Bob Clark

UPDATE, April 10, 2020:

 In this review article the authors also suggest that interferon can be used to treat COVID-19 with the recommendation it should be used in the early stages of the disease, and perhaps it can also act as a prophylactic(protective) agent:

Antiviral Research
Available online 7 April 2020, 104791
In Press, Journal Pre-proof
Short Communication
Type 1 interferons as a potential treatment against COVID-19
Erwan Sallard 1, François-Xavier Lescure 2,3, Yazdan Yazdanpanah 2,3, France Mentre 2, Nathan Peiffer-Smadja 2,3
for the C-20-15 DisCoVeRy French Steering Committee

 The authors here though argue interferon beta(IFNβ) is a more potent inhibitor of corona virus than interferon alpha(IFNα). Certainly interferon of all three types alpha, beta, and gamma should be tried as treatments.

UPDATE, April 16, 2020:

 This research preprint on a trial of interferon also showed it significantly reduced the length of time of detectable virus and lung inflammation:

Interferon-a2b treatment for COVID-19.

Qiong Zhou, Xiao-Shan Wei, Xuan Xiang, Xu Wang, Zi-Hao Wang, Virginia Chen, Casey P Shannon, Scott J Tebbutt, Tobias R Kollmann, Eleanor N Fish
This article is a preprint and has not been peer-reviewed [what does this mean?]. It reports new medical research that has yet to be evaluated and so should not be used to guide clinical practice.

Summary Background The global pandemic of COVID-19 cases caused by infection with SARS-CoV-2 is ongoing. We describe here the clinical course of COVID-19 in a cohort of confirmed cases in Wuhan, China, treated with the repurposed potential experimental therapeutics IFN-α2b, arbidol or a combination of IFN-α2b plus arbidol. Methods 77 adults with confirmed COVID-19 were treated with either nebulized IFN-α2b (5mU,b.i.d.), arbidol (200mg dispersible tablet, t.i.d.) or a combination of IFN-α2b plus arbidol. Serial SARS-CoV-2 testing along with hematological measurements, including cell counts and blood biochemistry, serum cytokine levels, temperature and blood oxygen saturation levels were recorded for each patient during their hospital stay. Findings Treatment with IFN-α2b with or without arbidol significantly reduced the duration of detectable virus in the upper respiratory tract and in parallel reduced duration of elevated blood levels for the inflammatory markers IL-6 and CRP. Interpretation IFN-α2b should be investigated as therapy in COVID-19 cases.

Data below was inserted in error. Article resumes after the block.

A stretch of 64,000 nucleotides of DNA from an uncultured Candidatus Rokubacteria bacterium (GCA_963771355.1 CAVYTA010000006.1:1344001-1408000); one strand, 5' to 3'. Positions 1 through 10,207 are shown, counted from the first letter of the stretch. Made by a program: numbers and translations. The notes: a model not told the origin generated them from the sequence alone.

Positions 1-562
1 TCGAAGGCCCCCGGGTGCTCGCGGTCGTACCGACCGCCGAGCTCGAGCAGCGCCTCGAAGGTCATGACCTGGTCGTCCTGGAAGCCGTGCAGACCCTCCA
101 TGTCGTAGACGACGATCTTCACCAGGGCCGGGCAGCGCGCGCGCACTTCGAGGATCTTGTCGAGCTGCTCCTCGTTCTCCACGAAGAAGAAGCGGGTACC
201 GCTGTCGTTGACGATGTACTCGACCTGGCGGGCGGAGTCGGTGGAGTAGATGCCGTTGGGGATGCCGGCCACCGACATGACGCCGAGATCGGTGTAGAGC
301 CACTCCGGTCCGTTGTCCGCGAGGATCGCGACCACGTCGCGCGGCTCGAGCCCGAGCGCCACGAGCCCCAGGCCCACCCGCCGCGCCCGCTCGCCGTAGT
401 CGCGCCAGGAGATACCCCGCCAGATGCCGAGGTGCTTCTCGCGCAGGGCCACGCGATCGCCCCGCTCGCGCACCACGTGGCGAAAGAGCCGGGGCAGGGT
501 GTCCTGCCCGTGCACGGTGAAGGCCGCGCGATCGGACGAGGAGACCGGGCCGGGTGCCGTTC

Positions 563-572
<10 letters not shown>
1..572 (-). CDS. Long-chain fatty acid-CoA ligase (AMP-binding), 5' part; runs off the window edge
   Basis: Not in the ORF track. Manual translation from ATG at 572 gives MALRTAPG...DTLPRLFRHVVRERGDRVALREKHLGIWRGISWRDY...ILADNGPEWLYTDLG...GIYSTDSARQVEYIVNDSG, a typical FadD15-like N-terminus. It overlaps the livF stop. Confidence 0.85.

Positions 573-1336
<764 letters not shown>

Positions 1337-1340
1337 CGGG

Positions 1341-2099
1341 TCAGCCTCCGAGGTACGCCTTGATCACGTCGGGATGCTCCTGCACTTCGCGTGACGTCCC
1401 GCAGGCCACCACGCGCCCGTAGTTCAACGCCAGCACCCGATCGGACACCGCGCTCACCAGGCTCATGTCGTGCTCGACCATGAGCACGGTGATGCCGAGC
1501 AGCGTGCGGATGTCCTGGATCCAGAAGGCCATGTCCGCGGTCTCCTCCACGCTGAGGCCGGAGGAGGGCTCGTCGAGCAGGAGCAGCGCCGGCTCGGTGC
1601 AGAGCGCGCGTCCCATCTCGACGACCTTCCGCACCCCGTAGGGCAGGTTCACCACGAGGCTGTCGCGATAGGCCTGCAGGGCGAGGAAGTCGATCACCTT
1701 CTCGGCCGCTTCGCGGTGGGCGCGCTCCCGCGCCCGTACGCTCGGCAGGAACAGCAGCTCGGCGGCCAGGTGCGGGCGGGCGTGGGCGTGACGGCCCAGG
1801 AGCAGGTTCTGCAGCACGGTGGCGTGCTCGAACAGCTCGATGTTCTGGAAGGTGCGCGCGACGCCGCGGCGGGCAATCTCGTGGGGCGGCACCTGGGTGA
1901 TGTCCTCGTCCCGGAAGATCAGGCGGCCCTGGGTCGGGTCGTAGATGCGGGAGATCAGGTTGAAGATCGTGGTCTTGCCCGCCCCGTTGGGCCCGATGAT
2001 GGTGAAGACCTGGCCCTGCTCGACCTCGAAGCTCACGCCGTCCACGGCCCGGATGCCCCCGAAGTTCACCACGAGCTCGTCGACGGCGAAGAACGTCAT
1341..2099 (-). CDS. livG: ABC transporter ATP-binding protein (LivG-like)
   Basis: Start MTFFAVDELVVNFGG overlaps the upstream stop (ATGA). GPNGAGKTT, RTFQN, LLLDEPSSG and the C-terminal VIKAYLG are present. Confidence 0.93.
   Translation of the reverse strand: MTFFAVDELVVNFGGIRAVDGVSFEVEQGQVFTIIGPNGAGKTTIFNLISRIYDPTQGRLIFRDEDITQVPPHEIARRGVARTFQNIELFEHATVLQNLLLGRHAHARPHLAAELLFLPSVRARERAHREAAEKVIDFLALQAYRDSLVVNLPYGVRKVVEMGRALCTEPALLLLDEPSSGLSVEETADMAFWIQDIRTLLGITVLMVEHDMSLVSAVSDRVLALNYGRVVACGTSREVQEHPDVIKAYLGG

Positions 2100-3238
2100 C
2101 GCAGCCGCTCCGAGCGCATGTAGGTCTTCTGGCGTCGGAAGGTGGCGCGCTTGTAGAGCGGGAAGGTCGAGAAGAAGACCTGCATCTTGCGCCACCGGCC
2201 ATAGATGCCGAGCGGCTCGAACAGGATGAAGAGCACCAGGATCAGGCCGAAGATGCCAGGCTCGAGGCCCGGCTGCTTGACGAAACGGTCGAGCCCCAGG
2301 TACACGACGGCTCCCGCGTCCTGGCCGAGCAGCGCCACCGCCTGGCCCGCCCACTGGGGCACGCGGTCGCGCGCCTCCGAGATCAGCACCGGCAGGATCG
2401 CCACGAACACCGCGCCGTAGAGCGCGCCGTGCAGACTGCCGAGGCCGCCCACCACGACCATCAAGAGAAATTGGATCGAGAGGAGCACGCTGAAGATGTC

UPDATE, April 17, 2020:

 This is a bombshell report if confirmed. Over 2,400 medical professions in China were given interferon nasal drops as a possible protective against COVID-19. Of these, over 500 were directly involved with care for COVID-19 patients. After, 28 days none of the medical professionals developed COVID-19. 

 This becomes especially important when you consider the large number of medical professionals in China directly involved with COVID-19 patient care who became infected. From the report:

"The control group was drawn from a literature report in the Chinese Journal of Epidemiology [3] on medical staff diagnosed with COVID-19 pneumonia nationwide and in Wuhan from January 1 through February 11, 2020. Chinese medical staff diagnosed with COVID-19 pneumonia as reported by the China-World Health Organization joint inspection expert group as of February 23 were also included in the control group. The 422 medical institutions providing diagnosis and treatment services for patients with COVID-19 pneumonia reported that among 3387 medical personnel, there were 1716 confirmed cases, 1070 clinically diagnosed cases, and 157 suspected cases, and 3062 cases came from Hubei (Table 2)."